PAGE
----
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A social reformer, Charles Dickens employs the characters and situations in his novel, Oliver Twist, to expose the hypocrisy and flaws of government institutions and laws such as the Poor Laws of 1834 which dealt great injustice and suffering. For, these laws mandated that people who could not support themselves live in workhouses, where they were mistreated and underfed. The object of this plan was to make public assistance so unattractive that people would try to find jobs or refuse assistance. Instead, it created a terrible underbelly to English society as people turned to crime in order to support themselves.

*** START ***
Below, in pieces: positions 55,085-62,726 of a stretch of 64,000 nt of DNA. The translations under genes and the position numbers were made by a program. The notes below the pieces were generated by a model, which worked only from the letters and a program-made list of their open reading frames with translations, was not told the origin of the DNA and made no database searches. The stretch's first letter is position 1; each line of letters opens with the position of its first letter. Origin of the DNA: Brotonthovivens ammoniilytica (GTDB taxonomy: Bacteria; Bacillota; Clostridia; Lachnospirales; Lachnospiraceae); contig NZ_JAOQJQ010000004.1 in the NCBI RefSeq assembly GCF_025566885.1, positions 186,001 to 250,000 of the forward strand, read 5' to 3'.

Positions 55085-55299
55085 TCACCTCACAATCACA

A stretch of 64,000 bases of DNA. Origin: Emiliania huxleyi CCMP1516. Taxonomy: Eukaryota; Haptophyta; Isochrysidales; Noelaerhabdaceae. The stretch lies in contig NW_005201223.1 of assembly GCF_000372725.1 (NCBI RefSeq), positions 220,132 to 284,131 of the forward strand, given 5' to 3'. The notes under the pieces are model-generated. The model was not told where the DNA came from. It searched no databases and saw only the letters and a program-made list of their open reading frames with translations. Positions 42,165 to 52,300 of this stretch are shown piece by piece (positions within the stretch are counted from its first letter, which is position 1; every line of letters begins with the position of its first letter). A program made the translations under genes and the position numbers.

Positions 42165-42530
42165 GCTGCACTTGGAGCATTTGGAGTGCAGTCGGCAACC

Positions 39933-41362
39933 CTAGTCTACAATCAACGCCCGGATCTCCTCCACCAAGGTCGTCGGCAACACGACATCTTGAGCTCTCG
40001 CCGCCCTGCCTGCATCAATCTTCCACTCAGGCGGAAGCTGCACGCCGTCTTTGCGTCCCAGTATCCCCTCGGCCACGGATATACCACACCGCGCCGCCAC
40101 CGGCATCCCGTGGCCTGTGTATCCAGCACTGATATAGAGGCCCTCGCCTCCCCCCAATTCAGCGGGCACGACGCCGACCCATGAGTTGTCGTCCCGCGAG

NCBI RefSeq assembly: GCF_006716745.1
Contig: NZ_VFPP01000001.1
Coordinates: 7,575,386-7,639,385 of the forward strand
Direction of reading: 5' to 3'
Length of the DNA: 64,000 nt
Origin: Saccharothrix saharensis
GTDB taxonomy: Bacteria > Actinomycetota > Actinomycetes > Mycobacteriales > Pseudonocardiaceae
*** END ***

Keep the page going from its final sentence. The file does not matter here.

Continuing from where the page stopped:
Thus, Oliver Twist, while a poignant and interesting narrative, acts as an expose of the social ills, especially the plight of the orphaned. Fleeing poorhouse and apprenticeship, Oliver makes his way to London in hopes of a better life, only to be kidnapped by the heinous Fagin, who exploits him by forcing Oliver into being a thief. An interesting point is made by J. Hillis Miller,
Fagin's den is both a dungeon and a place of refuge. It is...absolutely shut off from the outside world, but it is also a parody, at least, of a home, that place where one live safely...Fagin's den [says Dickens] is a 'snug retreat,' and inside its walls we find a society leagued for common protection against the hostility of the outside world.
Without question, like so many of Dickens's day, Oliver Twist is a poor boy struggling against the inhumanity of his government. Indeed, Dickens' novel shows to his country the worst shades of the land.
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